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Incidence characteristics of testicular microlithiasis and its association with risk of primary testicular tumors in children: a systematic review and meta-analysis 
 
Incidence characteristics of testicular microlithiasis and its association with risk of primary testicular tumors in children: a systematic review and meta-analysis
  Cheng-Jun Yu, Jian-Dong Lu, Jie Zhao, Yi Wei, Tian-Xin Zhao, Tao Lin, Da-Wei He, Sheng-De Wu, Guang-Hui Wei
 [Abstract] [Full Text] [PDF]   Pageviews: 164 Times
 
Background: To systematically evaluate the incidence characteristics of testicular microlithiasis (TM) in children and its association with primary testicular tumors (PTT).
Methods: A systematic review and meta-analysis were conducted in accordance with the Preferred Reporting Items for Systematic Reviews and Meta-analysis (PRISMA) statement. A priori protocol was registered in the PROSPERO database (CRD42018111119), and a literature search of all relevant studies published until February 2019 was performed. Prospective, retrospective cohort, or cross-sectional studies containing ultrasonography (US) data on the incidence of TM or the association between TM and PTT were eligible for inclusion.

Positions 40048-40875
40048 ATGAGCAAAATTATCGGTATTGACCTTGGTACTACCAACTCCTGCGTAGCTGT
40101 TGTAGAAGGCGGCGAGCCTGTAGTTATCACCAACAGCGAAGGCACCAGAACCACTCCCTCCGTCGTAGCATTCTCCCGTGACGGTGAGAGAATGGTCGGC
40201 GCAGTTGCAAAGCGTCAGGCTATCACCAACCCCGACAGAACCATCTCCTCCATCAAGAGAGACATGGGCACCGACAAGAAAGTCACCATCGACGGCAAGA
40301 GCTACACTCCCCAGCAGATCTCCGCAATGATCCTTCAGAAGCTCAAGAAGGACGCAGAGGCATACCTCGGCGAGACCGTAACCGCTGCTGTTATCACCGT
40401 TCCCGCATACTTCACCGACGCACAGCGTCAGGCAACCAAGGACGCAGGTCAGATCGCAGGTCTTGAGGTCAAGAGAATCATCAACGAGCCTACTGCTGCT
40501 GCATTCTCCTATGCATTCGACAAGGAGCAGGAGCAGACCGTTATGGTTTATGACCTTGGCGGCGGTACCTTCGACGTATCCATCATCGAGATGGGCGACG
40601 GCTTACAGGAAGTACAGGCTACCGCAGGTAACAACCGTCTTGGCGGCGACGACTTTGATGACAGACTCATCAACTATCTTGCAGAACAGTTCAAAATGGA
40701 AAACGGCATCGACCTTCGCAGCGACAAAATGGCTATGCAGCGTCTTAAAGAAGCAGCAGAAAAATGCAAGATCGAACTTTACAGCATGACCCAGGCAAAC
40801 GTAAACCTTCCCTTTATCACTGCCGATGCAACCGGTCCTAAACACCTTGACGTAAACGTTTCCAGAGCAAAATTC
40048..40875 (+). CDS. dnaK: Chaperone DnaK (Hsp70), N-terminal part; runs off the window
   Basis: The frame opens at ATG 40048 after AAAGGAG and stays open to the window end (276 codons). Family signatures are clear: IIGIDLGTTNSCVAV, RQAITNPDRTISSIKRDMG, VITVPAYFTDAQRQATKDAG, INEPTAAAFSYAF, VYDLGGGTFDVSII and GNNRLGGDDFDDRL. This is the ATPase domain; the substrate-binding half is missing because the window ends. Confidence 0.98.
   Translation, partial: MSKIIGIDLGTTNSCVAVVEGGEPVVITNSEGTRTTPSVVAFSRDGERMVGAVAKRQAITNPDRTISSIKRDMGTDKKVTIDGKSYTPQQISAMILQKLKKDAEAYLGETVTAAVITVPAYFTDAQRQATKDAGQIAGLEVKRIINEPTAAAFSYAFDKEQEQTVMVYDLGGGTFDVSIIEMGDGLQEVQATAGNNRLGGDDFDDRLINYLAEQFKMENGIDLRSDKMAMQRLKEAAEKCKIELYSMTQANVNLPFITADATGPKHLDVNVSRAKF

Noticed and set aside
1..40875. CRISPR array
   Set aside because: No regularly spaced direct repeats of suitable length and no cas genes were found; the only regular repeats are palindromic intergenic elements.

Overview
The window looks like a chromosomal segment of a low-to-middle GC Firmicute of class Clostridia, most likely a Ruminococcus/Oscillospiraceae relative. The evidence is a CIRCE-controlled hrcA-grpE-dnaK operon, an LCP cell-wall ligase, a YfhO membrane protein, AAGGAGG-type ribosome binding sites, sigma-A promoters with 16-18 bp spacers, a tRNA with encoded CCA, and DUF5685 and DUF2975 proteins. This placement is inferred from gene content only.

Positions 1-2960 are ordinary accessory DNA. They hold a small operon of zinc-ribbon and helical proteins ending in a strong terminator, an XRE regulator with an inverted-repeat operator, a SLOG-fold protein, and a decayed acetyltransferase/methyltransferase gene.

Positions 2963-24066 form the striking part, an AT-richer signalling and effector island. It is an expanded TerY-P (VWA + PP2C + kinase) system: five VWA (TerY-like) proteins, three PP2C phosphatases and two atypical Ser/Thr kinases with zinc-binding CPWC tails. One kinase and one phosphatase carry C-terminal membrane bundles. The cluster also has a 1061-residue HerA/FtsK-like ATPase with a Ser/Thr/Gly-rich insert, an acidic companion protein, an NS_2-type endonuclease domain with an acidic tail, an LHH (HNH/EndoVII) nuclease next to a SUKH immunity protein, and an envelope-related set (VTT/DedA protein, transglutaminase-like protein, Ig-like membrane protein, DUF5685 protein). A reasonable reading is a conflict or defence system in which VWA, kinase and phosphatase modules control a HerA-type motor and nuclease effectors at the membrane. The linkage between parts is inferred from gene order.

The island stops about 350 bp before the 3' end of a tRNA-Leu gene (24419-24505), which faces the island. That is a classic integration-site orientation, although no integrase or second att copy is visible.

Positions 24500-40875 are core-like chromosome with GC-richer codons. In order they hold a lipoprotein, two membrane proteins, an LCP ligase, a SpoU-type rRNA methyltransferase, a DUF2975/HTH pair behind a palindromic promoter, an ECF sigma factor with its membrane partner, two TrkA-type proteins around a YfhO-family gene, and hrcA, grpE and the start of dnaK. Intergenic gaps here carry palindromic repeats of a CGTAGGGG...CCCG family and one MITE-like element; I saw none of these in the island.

Results: Of the 102 identified articles, 18 studies involving 58,195 children were included in the final analysis. The overall incidence of TM in children with additional risk factors for PTT was 2.7%. In children, the proportion of left TM in unilateral cases was 55.7%, the frequency of bilateral TM was 69.0%, and proportion of classic TM was 71.8% [95% confidence interval (CI) 62.4¨C81.1%, P = 0.0, I2 = 0.0%]. About 93.5% of TM remained unchanged, and newly detected PTT rate was very low (4/296) during follow-up. The overall risk ratio of TM in children with a concurrent diagnosis of PTT was 15.46 (95% CI 6.93¨C34.47, P < 0.00001).
Conclusions: The incidence of TM in children is highly variable. Nonetheless, TM is usually bilateral, of the classic type, and remains stable or unchanged at follow-up. Pediatric patients with TM and contributing factors for PTT have an increased risk for PTT; however, there is no evidence to support mandatory US surveillance of children with TM.
 
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World Journal of Pediatric Surgery

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